View from Vitalia: of puns, stings and stuns
Even on a heavenly Greek island, life (and associated technologies) can be at times unpredictable - for humans and animals alike
I’d like to take an issue with William Shakespeare, or, to be more specific, with his famous pronouncement to the effect that the world is but a stage, and we all are merely players in that theatre of life.
The problem with this metaphor, to my mind, is that ‘players’, or actors in a more modern speak, normally play, act or sing according to a pre-approved script, libretto, or a music sheet, from which they cannot deviate, even if they wanted to, whereas life as such defies scripts and, more often than not, is rather unpredictable. In this respect, it is more like literature, or fiction, to be more exact, for every novelist, including yours truly, will tell you that at some point in the narrative the characters start behaving on their own accord, with little, at times zero, input from the authors themselves. Maxim Gorky, a famous Russian writer of the late 19th-early 20th century, while penning his epic novel ‘The Life of Klim Samghin’, was known to weep and to laugh uncontrollably at the largely unforeseen escapades of his eponymous protagonist.
And here’s my own recent experience.
Who could have foreseen that on the very last day of my week-long holidays on the Ionian island of Kefalonia, during my very last swim in the azure Ionian Sea, I would be stung by a lonely (or simply bored?) jellyfish – and not just some ordinary slime-like one, which we can at times observe in the opaque waters of the English Channel, but by an extremely rare, exotic and endemic Chrysaora hysoscella species – as I was assured by an amicable local pharmacist, who looked at the messy purple rash on my hands with badly-concealed affection: “I haven’t seen such ... erm... characteristic sting in over ten years!” I knew he wanted to say “beautiful”, but thought better of it at the last moment…
Was he expecting me to feel privileged for being randomly chosen by the rare creature from the dull Bermudas-clad crowd of British bathers, or what?
As I was almost literally licking my fresh wound in a taverna on the cliff above the beach, I could see all those carefree British holidaymakers (men – in Bermudas and tattoos, women – in plain underwear supposed to pass for bikinis) splashing merrily at the very spot where I was treacherously attacked and no-less treacherously stung by that blasted jellyfish, with a nice-sounding female name, only half an hour earlier. The fact that jellyfish attacks are rather rare in Kefalonia’s waters did not make my wound look less horrible (it still does) or less painful (ditto).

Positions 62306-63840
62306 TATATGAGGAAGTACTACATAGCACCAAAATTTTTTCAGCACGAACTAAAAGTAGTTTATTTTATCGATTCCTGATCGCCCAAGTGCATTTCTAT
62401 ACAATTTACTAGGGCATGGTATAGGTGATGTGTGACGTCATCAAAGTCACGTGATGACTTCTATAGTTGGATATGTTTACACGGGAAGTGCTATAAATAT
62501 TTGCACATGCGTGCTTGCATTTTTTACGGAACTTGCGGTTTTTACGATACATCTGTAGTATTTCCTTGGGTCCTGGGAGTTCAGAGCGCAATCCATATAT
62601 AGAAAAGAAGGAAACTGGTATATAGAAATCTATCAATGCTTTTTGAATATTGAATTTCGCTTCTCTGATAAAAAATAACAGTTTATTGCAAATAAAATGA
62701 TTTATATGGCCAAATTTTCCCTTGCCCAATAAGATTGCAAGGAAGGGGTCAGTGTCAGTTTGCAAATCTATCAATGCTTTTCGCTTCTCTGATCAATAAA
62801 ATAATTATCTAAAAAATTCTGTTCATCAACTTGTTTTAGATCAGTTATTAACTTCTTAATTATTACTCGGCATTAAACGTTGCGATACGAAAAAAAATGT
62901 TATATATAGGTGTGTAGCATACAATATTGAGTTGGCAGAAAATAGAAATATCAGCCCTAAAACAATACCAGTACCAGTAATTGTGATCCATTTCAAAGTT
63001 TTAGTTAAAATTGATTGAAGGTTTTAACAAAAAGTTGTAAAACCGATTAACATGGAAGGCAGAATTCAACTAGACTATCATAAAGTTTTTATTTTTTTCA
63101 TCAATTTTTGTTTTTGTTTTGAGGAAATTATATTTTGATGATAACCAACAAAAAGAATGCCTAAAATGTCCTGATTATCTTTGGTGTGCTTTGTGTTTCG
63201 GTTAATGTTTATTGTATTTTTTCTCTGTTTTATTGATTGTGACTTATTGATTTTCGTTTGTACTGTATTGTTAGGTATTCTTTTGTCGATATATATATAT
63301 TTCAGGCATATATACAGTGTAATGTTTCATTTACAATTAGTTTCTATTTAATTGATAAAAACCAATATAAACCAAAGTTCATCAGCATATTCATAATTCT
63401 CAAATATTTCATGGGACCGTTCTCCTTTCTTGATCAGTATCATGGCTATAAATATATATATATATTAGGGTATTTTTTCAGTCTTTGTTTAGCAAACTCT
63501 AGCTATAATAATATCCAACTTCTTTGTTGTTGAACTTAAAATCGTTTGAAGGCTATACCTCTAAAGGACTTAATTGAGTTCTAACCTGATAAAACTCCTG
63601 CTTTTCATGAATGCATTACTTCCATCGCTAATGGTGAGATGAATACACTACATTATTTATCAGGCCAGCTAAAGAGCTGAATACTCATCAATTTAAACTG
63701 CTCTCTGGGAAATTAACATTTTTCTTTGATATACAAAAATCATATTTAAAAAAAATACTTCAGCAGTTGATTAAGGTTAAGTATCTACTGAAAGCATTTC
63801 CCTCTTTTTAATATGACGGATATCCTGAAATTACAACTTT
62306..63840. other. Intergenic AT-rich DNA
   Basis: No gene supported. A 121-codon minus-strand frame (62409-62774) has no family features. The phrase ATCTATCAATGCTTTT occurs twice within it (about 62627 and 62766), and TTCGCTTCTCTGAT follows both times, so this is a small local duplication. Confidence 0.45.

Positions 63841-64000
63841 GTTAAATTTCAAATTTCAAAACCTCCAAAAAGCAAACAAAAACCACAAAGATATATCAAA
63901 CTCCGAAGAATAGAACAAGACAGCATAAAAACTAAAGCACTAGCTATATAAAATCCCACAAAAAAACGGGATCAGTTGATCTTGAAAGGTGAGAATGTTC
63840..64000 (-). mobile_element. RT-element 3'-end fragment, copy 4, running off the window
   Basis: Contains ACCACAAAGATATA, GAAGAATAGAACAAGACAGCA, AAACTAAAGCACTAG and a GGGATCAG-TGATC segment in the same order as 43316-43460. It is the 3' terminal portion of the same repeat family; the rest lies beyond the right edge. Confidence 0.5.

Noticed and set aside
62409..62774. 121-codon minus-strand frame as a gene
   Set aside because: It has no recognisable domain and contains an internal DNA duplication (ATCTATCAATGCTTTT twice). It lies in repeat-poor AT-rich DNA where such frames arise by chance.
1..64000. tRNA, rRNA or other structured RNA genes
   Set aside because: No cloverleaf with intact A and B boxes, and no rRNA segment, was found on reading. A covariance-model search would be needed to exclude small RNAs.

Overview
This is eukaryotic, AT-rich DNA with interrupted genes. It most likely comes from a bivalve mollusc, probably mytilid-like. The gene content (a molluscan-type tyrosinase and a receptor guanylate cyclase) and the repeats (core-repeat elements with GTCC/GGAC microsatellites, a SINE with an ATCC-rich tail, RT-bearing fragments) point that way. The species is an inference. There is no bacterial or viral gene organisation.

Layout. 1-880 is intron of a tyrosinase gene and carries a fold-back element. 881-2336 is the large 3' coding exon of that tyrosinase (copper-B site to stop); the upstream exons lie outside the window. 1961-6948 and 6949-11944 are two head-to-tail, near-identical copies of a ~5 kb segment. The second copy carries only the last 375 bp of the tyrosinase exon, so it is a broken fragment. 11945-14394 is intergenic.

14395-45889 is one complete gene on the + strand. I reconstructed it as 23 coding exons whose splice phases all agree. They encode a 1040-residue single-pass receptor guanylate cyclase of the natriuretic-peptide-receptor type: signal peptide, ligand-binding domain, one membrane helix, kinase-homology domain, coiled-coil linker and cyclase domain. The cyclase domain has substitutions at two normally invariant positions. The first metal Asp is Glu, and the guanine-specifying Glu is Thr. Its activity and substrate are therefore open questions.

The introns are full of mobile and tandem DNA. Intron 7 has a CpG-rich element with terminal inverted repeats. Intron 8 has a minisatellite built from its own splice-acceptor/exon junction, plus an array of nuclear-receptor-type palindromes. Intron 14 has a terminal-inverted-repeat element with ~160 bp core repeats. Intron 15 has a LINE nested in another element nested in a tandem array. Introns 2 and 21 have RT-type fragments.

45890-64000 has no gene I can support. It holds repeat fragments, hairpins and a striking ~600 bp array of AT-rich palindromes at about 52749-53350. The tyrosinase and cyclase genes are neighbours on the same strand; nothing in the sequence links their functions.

What does literature, or rather fiction, have to do with the above episode, you may ask?
Everything! Just a week before flying to Kefalonia, I launched my latest novel ‘Out of the Blu’, where, in the very first chapter, a protagonist gets stung by a jellyfish! In Majorca, not in Kefalonia, mind you, but the fact remains (as well as the sting).
A strong believer in Konstantin Paustovsky’s pronouncement that whatever an author writes about, he (or she) should always write about himself (herself), I now begin to see a strange kind of logic in the above encounter. Remembering that – in the penultimate chapter - the same jellyfish-stung protagonist of my novel also gets attacked by a shark, I decided not to test my writer’s predicament (and my own strong conviction that the life of a writer is but a literary device) any further and promptly boarded a plane back to Stansted.
On the whole, however, it was a great holiday – the best ever. Kefalonia is a fascinating island, and not only due to the best-selling book ‘Captain Corelli’s Mandolin’ and the eponymous movie starring Penelope Cruz.
What I liked about Kefalonia most was its extremely chequered history – from the times of Homer and Odysseus to the present. At different moments in the past, the island was ruled by the Romans, the Venetians, the Turks, the Turks together with the Russians (!), the French, the British, the Italians and the Germans. Yes, and very briefly and occasionally – by the Greeks too (as it is now).
To me, the most amazing feature of the island was its distinctive Venetian architecture (no wonder: Kefalonia had been ruled by the Venetian Republic for over 400 years) - all those graceful and posh palazzi, with distinctive (Venetian, no doubt) shutters, some of which even survived the massive 1953 earthquake, when 90 per cent of the island’s buildings were destroyed. At times, I was tempted to ask my wife to pinch me to remind that I was de facto in Greece and not in Venice.
With the latter sinking even deeper into the lagoon with each coming year, getting more and more crowded and – according to experts – slowly but surely dying, I would advise to those who still love La Serenissima to give it a break and come to Kefalonia instead.
...As features editor of a technology magazine, on my holidays, I always try to explore local technologies (if any). Not too many of those in Kefalonia – the island has just two functioning traffic lights and a handful of roundabouts.